So, then one that I loved, this totally cracked me up. There’s a photo of you in the book crouching between rows of like almost mature cabbages, or broccoli, or something I think, and it’s almost like there’s no space. Like no one else would see the space, but you see the space.
And you’re like crouching and you’re sowing bush bean seeds [photo, top of page]. You’re poking them in almost where those leaves of the adjacent rows of the crucifers touch. But you were kind of almost moving the leaves apart and putting those little bean seeds in there, because you know you’re going to harvest those adjacent cabbages, or whatever before long, and those beans are going to be up.
So this is called interplanting. And this is a great tactic for really maximizing space. So tell us a little bit about that.
Meg: Yeah. That space actually had radishes in it before I had put the beans in, too. So, I interplant all my brassicas with rows of radishes. Now I do this, but I also have a massive garden, so I really don’t need to interplant like this. I do it for beauty, for aesthetics. It helps me. I’m saving space, sure. But I need to acknowledge that space isn’t really at a premium in our garden [laughter]–
Margaret: No, but for most people it’s an important tactic. Even if you could wait until you pulled the adjacent crops, it’s giving you a head start on that next bean harvest, by getting them a little earlier. So, even if it’s not purely space, it’s timing.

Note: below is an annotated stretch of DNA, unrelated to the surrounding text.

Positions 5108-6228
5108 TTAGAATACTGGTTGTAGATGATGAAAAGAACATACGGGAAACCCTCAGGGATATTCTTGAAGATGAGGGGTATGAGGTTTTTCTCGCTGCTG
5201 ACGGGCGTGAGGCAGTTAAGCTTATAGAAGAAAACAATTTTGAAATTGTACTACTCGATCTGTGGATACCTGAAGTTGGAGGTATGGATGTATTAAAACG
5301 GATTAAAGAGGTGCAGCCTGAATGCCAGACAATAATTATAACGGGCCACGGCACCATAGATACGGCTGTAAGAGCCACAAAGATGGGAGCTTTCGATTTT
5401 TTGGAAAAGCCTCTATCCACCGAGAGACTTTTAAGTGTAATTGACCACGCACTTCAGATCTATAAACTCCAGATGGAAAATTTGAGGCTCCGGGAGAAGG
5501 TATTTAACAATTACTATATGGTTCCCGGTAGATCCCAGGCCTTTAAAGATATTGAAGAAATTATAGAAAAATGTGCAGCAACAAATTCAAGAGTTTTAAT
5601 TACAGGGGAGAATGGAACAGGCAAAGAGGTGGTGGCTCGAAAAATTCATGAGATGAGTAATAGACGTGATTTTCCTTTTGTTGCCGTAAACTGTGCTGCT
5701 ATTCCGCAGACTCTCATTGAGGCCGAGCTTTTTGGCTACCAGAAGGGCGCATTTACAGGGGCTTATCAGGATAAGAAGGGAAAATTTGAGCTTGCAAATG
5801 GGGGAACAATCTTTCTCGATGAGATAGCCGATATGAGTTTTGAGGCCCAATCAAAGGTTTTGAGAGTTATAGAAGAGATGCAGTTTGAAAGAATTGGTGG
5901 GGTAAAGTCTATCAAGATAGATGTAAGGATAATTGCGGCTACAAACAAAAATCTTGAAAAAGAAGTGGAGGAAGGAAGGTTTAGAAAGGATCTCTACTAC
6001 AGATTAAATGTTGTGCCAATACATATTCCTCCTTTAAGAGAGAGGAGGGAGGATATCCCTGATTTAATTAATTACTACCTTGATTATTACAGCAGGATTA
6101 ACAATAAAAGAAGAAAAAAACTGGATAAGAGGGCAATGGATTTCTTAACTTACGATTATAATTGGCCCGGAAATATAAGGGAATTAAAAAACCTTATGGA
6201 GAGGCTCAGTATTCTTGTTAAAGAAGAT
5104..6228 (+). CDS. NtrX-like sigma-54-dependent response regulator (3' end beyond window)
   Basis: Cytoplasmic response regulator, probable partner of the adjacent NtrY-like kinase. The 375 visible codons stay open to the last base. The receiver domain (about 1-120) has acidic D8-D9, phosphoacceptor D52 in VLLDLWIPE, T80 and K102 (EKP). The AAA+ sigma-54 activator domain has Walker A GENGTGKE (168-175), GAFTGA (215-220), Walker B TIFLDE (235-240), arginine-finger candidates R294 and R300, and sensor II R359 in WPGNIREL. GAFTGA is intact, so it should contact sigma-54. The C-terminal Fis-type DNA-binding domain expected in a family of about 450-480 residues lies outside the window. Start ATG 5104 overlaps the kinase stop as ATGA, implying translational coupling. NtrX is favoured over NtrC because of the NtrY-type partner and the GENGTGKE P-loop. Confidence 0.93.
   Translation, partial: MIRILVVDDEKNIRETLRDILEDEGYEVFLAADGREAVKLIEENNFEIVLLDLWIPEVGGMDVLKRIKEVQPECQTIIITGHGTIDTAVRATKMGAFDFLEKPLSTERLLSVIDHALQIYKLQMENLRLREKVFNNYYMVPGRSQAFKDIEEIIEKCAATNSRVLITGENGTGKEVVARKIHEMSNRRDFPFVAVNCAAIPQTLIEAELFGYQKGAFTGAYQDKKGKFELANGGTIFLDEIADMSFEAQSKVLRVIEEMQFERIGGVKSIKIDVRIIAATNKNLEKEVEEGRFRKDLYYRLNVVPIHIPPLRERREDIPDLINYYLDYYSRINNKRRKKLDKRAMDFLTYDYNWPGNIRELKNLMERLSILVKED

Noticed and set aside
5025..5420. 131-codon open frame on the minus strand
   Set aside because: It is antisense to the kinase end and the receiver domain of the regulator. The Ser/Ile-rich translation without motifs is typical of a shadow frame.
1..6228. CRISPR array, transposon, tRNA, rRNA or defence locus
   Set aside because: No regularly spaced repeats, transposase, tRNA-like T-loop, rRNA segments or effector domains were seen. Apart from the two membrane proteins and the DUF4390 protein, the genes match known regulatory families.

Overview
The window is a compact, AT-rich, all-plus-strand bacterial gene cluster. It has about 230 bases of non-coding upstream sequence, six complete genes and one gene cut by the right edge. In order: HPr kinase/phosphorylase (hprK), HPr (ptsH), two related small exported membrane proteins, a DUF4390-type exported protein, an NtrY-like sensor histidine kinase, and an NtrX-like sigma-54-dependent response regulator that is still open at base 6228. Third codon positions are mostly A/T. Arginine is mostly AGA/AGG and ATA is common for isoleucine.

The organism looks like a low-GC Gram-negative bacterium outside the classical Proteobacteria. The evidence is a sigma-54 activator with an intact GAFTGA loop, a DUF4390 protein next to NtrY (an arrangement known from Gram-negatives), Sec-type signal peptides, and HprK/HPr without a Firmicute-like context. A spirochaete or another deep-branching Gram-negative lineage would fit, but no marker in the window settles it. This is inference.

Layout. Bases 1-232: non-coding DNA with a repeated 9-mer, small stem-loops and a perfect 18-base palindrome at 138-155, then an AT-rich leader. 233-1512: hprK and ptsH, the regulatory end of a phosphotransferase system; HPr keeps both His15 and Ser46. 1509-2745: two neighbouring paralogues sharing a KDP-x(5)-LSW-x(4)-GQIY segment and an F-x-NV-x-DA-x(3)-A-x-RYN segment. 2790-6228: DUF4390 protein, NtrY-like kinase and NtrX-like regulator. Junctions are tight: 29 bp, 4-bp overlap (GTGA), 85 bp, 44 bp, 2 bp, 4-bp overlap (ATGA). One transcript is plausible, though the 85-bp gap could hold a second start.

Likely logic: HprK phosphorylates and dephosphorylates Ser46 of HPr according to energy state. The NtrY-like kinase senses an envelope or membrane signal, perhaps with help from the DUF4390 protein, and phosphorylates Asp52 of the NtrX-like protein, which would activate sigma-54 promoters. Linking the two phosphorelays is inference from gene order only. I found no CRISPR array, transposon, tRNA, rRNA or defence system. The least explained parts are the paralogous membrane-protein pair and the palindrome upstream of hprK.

Meg: Right. It’s weeks. And I would say, as you noted, the sort of overstory of broccoli and cabbage was not a fully closed canopy. And I’m referring kind of to the first chapter of my book here a little bit. But they were kind of more open-grown. So there was enough light there to get those to germinate.
And that is a really important thing, when you go to interplant, is to make sure that you are pairing the right things together, and you’re not overcrowding things. Because there’s nothing worse than an over ambitious gardener with some mismatched crops because it’s a recipe for disappointment, and it doesn’t have to be that way.
Margaret: And a lot of times, I notice in gardens including my own, along the edges we might have tomatoes in the middle of… Say, we have a raised bed, and it’s 4 or 5 feet wide and X number of feet long. And we maybe have tomatoes down the middle and then there’s all this space at the edges. Do you know what I mean? And I know one side is going to be shadier but hey, maybe that’s a good place for something that could use a little cooling off in the heat of summer when the tomatoes are big. And so even those spaces, consider those part of our real estate, so to speak.